Belgic Confession Article 12: Of the Creation

12. Of the Creation 

We believe that the Father, by the Word, that is, by his Son, has created of nothing, the heaven, the earth, and all creatures, as it seemed good unto him, giving unto every creature its being, shape, form, and several offices to serve its Creator. That he does also still uphold and govern them by his eternal providence, and infinite power, for the service of mankind, to the end that man may serve his God. He also created the angels good, to be his messengers and to serve his elect; some of whom are fallen from that excellency, in which God created them, into everlasting perdition; and the others have, by the grace of God, remained steadfast and continued in their primitive state. The devils and evil spirits are so depraved, that they are enemies of God and every good thing, to the utmost of their power, as murderers, watching to ruin the Church and every member thereof, and by their wicked stratagems to destroy all; and are, therefore, by their own wickedness, adjudged to eternal damnation, daily expecting their horrible torments. Therefore we reject and abhor the error of the Sadducees, who deny the existence of spirits and angels: and also that of the Manichees, who assert that the devils have their origin of themselves, and that they are wicked of their own nature, without having been corrupted.  

the marks of the true church

Belgic Confession (1561)

Article 29: The Marks of the True Church

We believe that we ought to discern diligently and very carefully, by the Word of God, what is the true church—for all sects in the world today claim for themselves the name of “the church.”

We are not speaking here of the company of hypocrites who are mixed among the good in the church and who nonetheless are not part of it, even though they are physically there.
But we are speaking of distinguishing the body and fellowship of the true church from all sects that call themselves “the church.”

The true church can be recognized if it has the following marks: The church engages in the pure preaching of the gospel; it makes use of the pure administration of the sacraments as Christ instituted them; it practices church discipline for correcting faults. In short, it governs itself according to the pure Word of God, rejecting all things contrary to it and holding Jesus Christ as the only Head. By these marks one can be assured of recognizing the true church—and no one ought to be separated from it.

As for those who can belong to the church, we can recognize them by the distinguishing marks of Christians: namely by faith, and by their fleeing from sin and pursuing righteousness, once they have received the one and only Savior, Jesus Christ.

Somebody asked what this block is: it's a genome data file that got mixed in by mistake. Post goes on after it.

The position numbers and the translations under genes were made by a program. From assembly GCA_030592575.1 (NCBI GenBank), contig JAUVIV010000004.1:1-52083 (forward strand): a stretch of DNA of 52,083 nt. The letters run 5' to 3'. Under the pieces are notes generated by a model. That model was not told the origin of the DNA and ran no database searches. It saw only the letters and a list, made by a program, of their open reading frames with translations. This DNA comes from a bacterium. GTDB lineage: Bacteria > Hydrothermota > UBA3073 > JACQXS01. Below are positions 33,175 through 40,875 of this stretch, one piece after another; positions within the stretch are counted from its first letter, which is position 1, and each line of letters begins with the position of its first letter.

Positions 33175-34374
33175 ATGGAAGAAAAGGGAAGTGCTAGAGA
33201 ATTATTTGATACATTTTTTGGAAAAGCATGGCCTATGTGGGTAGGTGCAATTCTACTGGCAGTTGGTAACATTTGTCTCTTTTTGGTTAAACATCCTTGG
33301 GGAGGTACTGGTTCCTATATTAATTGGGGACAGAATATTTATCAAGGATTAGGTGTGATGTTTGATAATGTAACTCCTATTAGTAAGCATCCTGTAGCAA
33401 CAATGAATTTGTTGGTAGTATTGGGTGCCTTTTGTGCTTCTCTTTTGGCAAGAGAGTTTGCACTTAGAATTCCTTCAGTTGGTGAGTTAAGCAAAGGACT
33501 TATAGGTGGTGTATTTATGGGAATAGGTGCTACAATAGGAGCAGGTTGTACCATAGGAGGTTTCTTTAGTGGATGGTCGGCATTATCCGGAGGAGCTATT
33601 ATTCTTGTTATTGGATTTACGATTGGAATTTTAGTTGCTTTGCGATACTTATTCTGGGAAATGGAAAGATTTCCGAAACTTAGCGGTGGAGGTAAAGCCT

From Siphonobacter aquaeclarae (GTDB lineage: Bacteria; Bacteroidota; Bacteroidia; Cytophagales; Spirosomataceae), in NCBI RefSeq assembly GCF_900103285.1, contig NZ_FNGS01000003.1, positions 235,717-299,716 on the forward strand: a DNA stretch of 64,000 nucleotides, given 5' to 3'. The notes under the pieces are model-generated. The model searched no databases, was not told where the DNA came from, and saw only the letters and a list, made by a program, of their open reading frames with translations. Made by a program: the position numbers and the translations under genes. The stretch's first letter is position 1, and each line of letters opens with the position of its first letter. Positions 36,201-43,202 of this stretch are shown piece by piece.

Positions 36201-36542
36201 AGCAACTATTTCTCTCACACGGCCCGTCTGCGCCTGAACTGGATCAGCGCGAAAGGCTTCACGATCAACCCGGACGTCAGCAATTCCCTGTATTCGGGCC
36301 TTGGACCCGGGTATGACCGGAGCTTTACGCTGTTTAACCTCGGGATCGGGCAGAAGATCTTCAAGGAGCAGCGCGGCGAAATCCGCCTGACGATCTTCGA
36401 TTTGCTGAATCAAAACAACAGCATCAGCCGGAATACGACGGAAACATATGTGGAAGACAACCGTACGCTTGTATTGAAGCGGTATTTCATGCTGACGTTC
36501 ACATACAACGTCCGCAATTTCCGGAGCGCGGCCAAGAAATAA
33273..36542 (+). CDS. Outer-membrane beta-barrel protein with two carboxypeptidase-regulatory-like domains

They love the true God and their neighbors, They love the true God and their neighbors, without turning to the right or left, and they crucify the flesh and its works.

Though great weakness remains in them, they fight against it by the Spirit all the days of their lives, appealing constantly to the blood, suffering, death, and obedience of the Lord Jesus, in whom they have forgiveness of their sins, through faith in him.

As for the false church, it assigns more authority to itself and its ordinances than to the Word of God; it does not want to subject itself to the yoke of Christ; it does not administer the sacraments as Christ commanded in his Word; it rather adds to them or subtracts from them as it pleases; it bases itself on men, more than on Jesus Christ; it persecutes those who live holy lives according to the Word of God and who rebuke it for its faults, greed, and idolatry.

These two churches are easy to recognize and thus to distinguish from each other.

(HT: R. Scott Clark)

The Belgic Confession (1561): Article 7

The Sufficiency of Scripture

We believe that this Holy Scripture contains the will of God completely and that everything one must believe to be saved is sufficiently taught in it. For since the entire manner of service which God requires of us is described in it at great length, no one — even an apostle or an angel from heaven, as Paul says — 2 ought to teach other than what the Holy Scriptures have already taught us.  For since it is forbidden to add to or subtract from the Word of God, 3 this plainly demonstrates that the teaching is perfect and complete in all respects.

Therefore we must not consider human writings — no matter how holy their authors may have been — equal to the divine writings; nor may we put custom, nor the majority, nor age, nor the passage of time or persons, nor councils, decrees, or official decisions above the truth of God, for truth is above everything else.

For all human beings are liars by nature and more vain than vanity itself.

Therefore we reject with all our hearts everything that does not agree with this infallible rule, as we are taught to do by the apostles when they say, “Test the spirits to see if they are of God,” and also, “If anyone comes to you and does not bring this teaching, do not receive him into your house.”   Gal. 1:8;  Deut. 12:32;  Rev. 22:18-19;  1 John 4:1;  2 John 1:10